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Mindful Chi Running

To run without injury, take a lesson from the Far East. Get focused, loosen up - and get out there.
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Step 6: Start Slow

When you begin to run, take it gradually, says Dreyer. "Practice your posture. Really memorize what it feels like to have good posture. Feel yourself standing in straight line. Practice alternating do on one foot, then switch. Shift weight back and forth. Feel yourself keeping posture line straight while on one foot a time."

Then, it's time for a little jog. Connect with your posture. Feel your feet down at the bottom of your posture line. Start to jog slowly. When one foot hits the ground, feel it hitting at bottom of your posture line. Practice moving from one foot to the next, taking baby steps."

"Speed is not a factor here," Dreyer says. "That's the very last thing you should think about. You're working on form -- holding it little bit longer each time. Stretch that over a block, two blocks, three blocks. That's building distance, until you can hold your form over distance."

It's True: Mind Over Matter Works

Sports physiologists have long known that "there's a huge connection between self-talk and running," says Tom Holland, MS, exercise physiologist, sports performance coach, and lecturer for the American Running Association.

Whether you call it ChiRunning, or mindful running, the research is clear. "Studies show that when athletes dissociate, when they wear a walkman when they run, they don't do as well," Holland tells WebMD. "Many runners want to think of anything but the running. But our thoughts literally change our physiologic reactions. Our thoughts are performance cues. When you do positive self-talk, you do fine."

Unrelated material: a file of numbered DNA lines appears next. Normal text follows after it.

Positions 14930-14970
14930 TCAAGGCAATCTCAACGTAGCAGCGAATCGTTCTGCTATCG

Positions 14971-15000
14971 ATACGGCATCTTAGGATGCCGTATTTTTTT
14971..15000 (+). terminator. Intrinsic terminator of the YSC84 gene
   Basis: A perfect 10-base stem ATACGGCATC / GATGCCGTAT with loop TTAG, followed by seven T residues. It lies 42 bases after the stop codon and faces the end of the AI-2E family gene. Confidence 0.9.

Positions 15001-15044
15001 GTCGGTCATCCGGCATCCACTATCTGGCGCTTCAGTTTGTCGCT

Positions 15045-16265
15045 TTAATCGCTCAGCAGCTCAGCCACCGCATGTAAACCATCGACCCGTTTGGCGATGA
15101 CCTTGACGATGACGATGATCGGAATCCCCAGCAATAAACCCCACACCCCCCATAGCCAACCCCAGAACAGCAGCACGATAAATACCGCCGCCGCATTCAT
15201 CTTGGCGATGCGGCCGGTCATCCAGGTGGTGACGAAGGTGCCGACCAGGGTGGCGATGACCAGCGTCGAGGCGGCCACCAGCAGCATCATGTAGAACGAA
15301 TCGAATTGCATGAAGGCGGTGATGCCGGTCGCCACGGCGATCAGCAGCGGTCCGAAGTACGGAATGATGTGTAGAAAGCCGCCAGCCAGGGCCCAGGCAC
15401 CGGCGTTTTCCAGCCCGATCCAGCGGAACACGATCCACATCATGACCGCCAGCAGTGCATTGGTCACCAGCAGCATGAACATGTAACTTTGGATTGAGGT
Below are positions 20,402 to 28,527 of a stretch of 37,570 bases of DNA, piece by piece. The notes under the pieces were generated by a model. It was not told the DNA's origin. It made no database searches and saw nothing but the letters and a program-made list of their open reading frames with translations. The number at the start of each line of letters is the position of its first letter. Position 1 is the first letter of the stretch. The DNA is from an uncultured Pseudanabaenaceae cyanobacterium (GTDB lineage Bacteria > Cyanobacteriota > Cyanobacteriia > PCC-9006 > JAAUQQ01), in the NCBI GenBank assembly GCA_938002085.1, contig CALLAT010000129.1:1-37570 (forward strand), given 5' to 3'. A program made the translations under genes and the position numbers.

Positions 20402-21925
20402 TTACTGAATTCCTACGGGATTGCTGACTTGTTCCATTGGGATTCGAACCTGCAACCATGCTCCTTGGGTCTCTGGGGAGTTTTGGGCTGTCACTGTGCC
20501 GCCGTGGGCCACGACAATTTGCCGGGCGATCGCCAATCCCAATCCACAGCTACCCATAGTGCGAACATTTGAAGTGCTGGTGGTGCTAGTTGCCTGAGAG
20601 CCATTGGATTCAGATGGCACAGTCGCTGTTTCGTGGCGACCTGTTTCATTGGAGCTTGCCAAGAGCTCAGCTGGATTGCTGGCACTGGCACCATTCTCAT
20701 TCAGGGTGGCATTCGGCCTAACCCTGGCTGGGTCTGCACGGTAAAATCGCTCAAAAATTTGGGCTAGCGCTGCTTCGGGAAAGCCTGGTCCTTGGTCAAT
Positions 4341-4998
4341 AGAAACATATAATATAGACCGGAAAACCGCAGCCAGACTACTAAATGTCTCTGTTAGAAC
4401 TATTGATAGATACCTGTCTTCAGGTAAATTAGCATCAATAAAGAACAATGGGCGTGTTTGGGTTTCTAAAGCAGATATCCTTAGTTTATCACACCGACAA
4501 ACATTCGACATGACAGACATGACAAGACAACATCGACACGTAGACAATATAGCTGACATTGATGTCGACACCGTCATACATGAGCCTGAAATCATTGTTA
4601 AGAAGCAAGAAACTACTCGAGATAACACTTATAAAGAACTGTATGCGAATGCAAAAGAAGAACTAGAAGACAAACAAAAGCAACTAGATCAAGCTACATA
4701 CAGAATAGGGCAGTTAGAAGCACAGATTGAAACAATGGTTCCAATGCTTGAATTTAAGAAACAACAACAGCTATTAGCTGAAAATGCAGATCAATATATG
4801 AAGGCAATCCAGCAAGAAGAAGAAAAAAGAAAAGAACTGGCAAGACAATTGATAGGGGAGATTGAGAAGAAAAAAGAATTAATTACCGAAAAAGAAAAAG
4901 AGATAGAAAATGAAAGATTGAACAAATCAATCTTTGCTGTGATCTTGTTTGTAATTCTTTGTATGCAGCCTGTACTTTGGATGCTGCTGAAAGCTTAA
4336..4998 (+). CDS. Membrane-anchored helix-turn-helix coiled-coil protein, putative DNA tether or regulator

When you begin to run, take it slow, he says. "Get outside the door. Set short term and long term goals. Plan to run, but take walking breaks. We're debunking the myth that walking is bad. The goal is to get somewhere with the least effort."

Example: Decide to go three miles, regardless how many times you walk, how many you run. Or go out for 15 minutes. Or set one lap around the block as your goal. Set small goals that are concrete, attainable, realistic. Set dates for achieving them. Do your first 5K in six months; your first marathon next year.

"Running is 95% a mental game," Holland adds. "What's the number one thing want to achieve?" Is it losing weight? Fitting into your wedding dress? Looking good at Cozumel? Set a goal, and suddenly you have incentive. You will begin running!

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